The problem is not that I have a scarcity of ideas or words.  The problem is, in fact, the opposite.  There is an overabundance of words and ideas swirling around in my mind.  It’s like living in a house with too much stuff that has been collected over the years.  Eventually, in such a house, freedom of movement becomes very limited.  The only option one has to get from one room to another, after the floor is covered with stuff, is to clear a path by getting rid of stuff – either by throwing it away, selling it, or giving it away.  
There is a tendency, I believe, to become a hoarder of stuff if we live in one place for an extended time.  The possessions of Hunter/Gatherer tribes were minimal because owning too much stuff had a negative value. Anything that had to be carried was an encumbrance.
But, my analogy has caused me to digress.  My intention is not to complain about having too much stuff (although I often do), I want to find a solution for being encumbered – paralyzed even – with too many words and ideas.
It occurs to me this morning, that my ego may be the problem.  With a world full of people speaking and writing, it seems that there are too many words out there for mine to make much of a difference.  I begin writing, and then discover that someone has written what I intend to write – but better than I can.  So why should I write?  My ego tells me that unless I can be the best at what I do, it’s not worth doing.  Damn ignorant ego!  Fortunately, I can choose to hear a wiser voice.
That wiser voice, which I choose to identify as the voice of the Spirit, tells me that words are gifts that we offer to one another to meet one another’s need to understand.  I can hoard the gifts of words that I’ve been given, or I can pass them on to others who may have similar needs to mine.  Each word offered, as it is passed around in a community of givers, includes a portion of the life of the giver.  Sharing our words is a form of sharing life.  
The really cool thing about giving words is that, unlike material things or money, they are not given “away”.  I am not less for giving, I am more … and my capacity to be more is increased.  And, while I realize that at times I talk too much, or that my writings are too “wordy”, the solution is not to hoard my thoughts, but to listen more – especially to that voice of the Spirit as she speaks to me through my neighbors. 



It has been over two years since my last blog here.  Seems I left without saying goodby or an explanation which was a betrayal of relationships on many levels.  I know that there were several who were reading my blogs with hope that my intention of saving the world by helping to change neighborhoods would ‘work’.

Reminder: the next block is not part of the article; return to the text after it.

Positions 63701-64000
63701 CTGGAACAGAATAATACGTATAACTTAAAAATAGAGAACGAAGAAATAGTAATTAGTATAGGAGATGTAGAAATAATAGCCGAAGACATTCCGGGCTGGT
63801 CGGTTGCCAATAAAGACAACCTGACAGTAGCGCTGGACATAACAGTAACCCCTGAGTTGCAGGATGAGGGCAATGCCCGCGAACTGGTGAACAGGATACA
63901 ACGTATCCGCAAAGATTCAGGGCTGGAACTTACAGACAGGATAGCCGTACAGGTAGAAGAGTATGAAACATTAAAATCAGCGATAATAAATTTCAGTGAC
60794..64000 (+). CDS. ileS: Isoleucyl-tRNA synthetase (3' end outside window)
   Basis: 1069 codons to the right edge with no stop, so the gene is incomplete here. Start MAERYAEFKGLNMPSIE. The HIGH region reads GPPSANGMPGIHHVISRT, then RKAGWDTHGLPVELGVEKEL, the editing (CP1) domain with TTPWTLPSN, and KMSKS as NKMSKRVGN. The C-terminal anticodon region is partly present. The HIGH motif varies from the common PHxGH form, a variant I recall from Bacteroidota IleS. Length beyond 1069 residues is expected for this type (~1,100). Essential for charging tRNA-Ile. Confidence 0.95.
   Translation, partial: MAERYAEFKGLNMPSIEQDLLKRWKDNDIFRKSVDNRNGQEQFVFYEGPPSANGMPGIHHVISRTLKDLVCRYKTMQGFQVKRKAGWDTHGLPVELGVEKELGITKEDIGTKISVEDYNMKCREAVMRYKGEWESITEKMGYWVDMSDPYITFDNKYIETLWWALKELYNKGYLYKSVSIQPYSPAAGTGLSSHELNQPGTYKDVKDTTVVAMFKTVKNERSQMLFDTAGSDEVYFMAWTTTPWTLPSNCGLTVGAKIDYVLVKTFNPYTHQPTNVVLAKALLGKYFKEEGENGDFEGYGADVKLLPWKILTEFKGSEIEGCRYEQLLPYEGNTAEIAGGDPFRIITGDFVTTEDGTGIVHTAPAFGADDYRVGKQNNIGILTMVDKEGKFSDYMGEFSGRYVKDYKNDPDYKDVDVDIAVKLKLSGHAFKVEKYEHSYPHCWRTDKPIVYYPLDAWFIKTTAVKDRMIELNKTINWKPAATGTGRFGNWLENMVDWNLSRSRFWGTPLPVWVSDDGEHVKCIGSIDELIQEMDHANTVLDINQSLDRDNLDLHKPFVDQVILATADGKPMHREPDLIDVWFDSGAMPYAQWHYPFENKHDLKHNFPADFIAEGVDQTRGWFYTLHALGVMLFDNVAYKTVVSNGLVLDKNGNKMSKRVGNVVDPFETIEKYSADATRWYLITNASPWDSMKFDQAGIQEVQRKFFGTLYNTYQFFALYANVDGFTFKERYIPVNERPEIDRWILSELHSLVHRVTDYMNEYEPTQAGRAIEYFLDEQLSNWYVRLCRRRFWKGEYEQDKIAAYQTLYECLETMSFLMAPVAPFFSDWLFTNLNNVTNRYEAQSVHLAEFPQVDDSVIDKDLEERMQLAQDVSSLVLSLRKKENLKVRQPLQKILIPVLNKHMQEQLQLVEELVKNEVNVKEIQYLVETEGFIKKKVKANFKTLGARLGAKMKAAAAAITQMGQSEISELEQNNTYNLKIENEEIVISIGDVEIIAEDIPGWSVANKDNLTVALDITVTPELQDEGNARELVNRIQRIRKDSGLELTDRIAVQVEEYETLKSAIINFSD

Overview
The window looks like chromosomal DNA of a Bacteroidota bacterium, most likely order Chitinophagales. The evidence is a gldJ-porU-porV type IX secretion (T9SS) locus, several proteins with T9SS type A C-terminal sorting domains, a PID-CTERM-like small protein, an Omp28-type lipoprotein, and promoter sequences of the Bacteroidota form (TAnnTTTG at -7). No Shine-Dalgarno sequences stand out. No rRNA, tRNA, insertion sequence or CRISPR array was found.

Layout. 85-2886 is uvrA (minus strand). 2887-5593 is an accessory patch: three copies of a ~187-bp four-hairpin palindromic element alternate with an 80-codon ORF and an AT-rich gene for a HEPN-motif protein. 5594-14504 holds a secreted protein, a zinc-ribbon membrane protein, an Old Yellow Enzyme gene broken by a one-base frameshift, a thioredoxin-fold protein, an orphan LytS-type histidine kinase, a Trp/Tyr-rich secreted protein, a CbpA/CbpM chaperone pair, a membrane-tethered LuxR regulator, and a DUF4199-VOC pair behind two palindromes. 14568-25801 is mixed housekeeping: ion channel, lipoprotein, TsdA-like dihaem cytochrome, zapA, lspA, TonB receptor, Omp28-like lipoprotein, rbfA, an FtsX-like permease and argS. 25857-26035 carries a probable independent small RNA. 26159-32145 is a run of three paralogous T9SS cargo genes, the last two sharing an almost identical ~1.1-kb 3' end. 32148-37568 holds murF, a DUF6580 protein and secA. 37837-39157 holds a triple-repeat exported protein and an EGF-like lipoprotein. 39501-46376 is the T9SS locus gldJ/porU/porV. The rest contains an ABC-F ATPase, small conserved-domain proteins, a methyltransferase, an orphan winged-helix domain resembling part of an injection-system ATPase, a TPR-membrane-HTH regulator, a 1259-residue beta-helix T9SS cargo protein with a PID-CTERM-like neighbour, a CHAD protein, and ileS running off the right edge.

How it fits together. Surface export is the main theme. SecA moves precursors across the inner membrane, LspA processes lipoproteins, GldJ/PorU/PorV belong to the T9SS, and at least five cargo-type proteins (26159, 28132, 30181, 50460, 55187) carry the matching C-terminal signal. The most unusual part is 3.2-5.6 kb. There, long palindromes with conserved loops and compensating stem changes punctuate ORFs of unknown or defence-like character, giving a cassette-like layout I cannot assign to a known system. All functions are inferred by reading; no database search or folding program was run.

It didn’t happen.

My neighborhood did change during the time that we held Neighbors Gatherings at our home.  Much of that change was documented on the Neighbors Gathering website.  After we moved, the neighbors continued to meet but less frequently.  I don’t think they are meeting now.  My hope that other neighbors gatherings would form and that a movement would be born didn’t happen.  Even my wife and I didn’t try to start a neighbors gathering in our new location for which I have several excuses – some may even be valid.
I believe that it is truer now than when I published it on the web page

It’s increasingly becoming clear that our social, economic, political and ecological systems are in trouble—civilization may be heading for a global collapse.  Chaos theory tells us that when stable systems become unstable they can reach a tipping point where the complex factors which produced the instability overwhelm the systems, leading to either a breakdown of order or a breakthrough to a new and different kind of order. 

 I continue to believe almost everything else I wrote in these blogs and on the website.  The trend toward more separation, isolation, and hyper-individualism continues and unless it is reversed we face a hospice situation for our planet.  But the effort to reverse the trend by forming neighbors gatherings is not enough.  What is required, I believe, is a cure for the disease that drives the trend.  What happened in North Port Florida did relieve locally and temporarily, a few symptoms.

I do see many signs of hope — of movements that have the potential to lead to a cure.  My efforts these last few years have been toward the development of an eco-village – an attempt to create a microcosm of a healed world.  Unfortunately, I’ve come to see that those efforts, like Neighbors Gatherings, are similar to rearranging the deck chairs on the Titanic as it was sinking.  There are three candidates that I see presently that offer the sort of meta-systemic change that I’ve begun to see as necessary: